Northland Nature: Opportunistic lichens thriving in the recent rainAfter a month of colder-than-normal temperatures, the thaw of the last few days of December came as a surprise. A respite from the chill is often welcomed, but with these days filled with rain, many Northlanders would have preferred the cold.
After a month of colder-than-normal temperatures, the thaw of the last few days of December came as a surprise. A respite from the chill is often welcomed, but with these days filled with rain, many Northlanders would have preferred the cold.
In response to the wet warmth, snow became sticky and slushy, putting a damper on many of our outdoor winter sports. And the road conditions changed travel plans as well.
As I watched the birds and squirrels in the yard dealing with this rainy day, it looked like they were struggling, too. Feathers and fur can handle the moisture quite well but, at those kinds of temperatures, they can lose the body heat that is so critical to them now. Fewer of the feeder regulars arrived; many stayed in their shelters. For the first time in a month, no flying squirrels came to their feeding platform as the rainy night began. But, as often happens in nature, what may be a hard time for some is a blessing for others.
Walking in the woods, I noted some situations that benefited from the rain. During the snowstorm in late November, many small trees (hazel, dogwoods and alders) were bent over by the heavy wet snow. Defying the weather of the following weeks, this cold shroud hung on. It looked like maybe some of the bent trees would remain in this position. Weeks later, in the waning days of December, however, nature relented.
Winds caused much snow to fall, and this was followed by warming temperatures and the rain. Under these conditions, the weighted white coat was shed and the trees began to return to their earlier, and more normal, pose — making movement through the woods much easier. I, as well as other winter woods wanderers, can go through the forests with fewer barriers now. This rain helped to set the trees free from the blizzard bondage.
But the biggest opportunists during the rainy time of late December were the lichens (PICTURED). Lichens (pronounced “likens”) are rather strange organisms that are quite common in the North Country. Composed of fungi and algae in a mutualistic relationship, lichens grow on a variety of substrates here. Though some do well on the ground, many flourish on rocky surfaces. But the lichens that we see most in winter are those growing on tree trunks. On these sites, the hardy lichens will spend winter out in the open, handling the cold and dry environment in a dormant phase. The algal portion requires sunlight to make food, while the fungal component holds the moisture.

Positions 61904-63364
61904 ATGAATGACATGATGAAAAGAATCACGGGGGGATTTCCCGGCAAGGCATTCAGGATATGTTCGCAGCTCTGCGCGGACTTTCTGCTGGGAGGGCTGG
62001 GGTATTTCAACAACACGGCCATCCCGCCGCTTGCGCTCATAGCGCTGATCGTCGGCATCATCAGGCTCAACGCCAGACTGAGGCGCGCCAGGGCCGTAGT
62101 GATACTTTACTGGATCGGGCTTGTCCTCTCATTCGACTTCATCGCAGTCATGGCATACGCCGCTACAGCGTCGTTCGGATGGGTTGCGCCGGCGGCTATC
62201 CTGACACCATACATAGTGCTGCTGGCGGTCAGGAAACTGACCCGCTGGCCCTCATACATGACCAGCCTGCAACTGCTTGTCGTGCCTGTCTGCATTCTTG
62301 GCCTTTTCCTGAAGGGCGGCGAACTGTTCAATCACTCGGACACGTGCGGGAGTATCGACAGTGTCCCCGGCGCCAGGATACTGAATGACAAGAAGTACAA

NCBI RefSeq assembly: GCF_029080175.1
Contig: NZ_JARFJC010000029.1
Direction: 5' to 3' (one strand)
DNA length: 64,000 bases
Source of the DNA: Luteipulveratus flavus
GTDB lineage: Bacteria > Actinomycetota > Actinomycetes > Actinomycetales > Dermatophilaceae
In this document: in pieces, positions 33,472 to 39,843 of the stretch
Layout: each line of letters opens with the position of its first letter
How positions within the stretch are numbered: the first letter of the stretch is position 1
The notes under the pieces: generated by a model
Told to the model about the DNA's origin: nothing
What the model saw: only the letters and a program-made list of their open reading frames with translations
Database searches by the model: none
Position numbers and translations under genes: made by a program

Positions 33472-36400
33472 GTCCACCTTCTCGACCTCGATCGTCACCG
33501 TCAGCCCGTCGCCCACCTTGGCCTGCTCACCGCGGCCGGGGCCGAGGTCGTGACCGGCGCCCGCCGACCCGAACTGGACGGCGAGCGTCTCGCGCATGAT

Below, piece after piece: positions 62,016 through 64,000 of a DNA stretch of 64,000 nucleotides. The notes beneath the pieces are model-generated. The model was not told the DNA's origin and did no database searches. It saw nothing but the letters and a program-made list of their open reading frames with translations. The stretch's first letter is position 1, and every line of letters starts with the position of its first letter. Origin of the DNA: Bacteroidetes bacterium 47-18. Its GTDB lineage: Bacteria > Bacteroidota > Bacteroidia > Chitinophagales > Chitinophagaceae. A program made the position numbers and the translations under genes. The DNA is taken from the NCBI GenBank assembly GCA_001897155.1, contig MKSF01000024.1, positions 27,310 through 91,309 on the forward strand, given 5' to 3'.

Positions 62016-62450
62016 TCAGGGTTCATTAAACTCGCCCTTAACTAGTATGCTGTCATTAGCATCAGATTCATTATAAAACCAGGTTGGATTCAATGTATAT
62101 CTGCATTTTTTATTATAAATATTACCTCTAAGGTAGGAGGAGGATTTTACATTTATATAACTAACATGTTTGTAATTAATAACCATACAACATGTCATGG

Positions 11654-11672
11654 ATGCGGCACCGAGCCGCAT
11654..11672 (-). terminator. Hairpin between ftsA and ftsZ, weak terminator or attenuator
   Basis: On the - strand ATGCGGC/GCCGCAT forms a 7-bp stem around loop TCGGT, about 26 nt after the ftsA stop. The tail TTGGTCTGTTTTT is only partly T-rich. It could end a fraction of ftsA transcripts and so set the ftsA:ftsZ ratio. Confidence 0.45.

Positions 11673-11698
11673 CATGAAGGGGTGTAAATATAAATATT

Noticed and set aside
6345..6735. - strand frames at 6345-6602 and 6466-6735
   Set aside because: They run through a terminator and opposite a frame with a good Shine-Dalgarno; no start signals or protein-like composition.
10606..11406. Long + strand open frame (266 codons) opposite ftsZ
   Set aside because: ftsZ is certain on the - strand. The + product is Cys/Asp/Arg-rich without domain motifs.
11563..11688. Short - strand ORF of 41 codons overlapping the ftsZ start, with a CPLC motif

On the tree trunks in winter, lichens will get plenty of light, but in the cold arid air of winter, the lichens will shrivel and appear to be dead.
However, these slow-growing fixtures that have lasted for many years are patiently waiting for the right conditions to get rehydrated. And the situation was right during the last days of December 2010.
Above-freezing temperatures allowed the precipitation in the form of rain.
And though it may have been under-appreciated by us, the lichens absorbed it and thrived.
While walking in the woods during this wet time, I was amazed at how these dried and shriveled, gray-green lichens suddenly took on moisture and stood out by appearing much larger and greener.
Bigger, more colorful and easy to see, it was apparent how common these often-overlooked growths on the trees are. The lichens took the available water, but, with more cold temperatures, winter quickly returned and they settled back in the dormant phase waiting for the next time moisture will return.
Retired teacher Larry Weber is the author of several books that are available now, including “Butterflies of the North Woods,” “Spiders of the North Woods” and “Webwood.”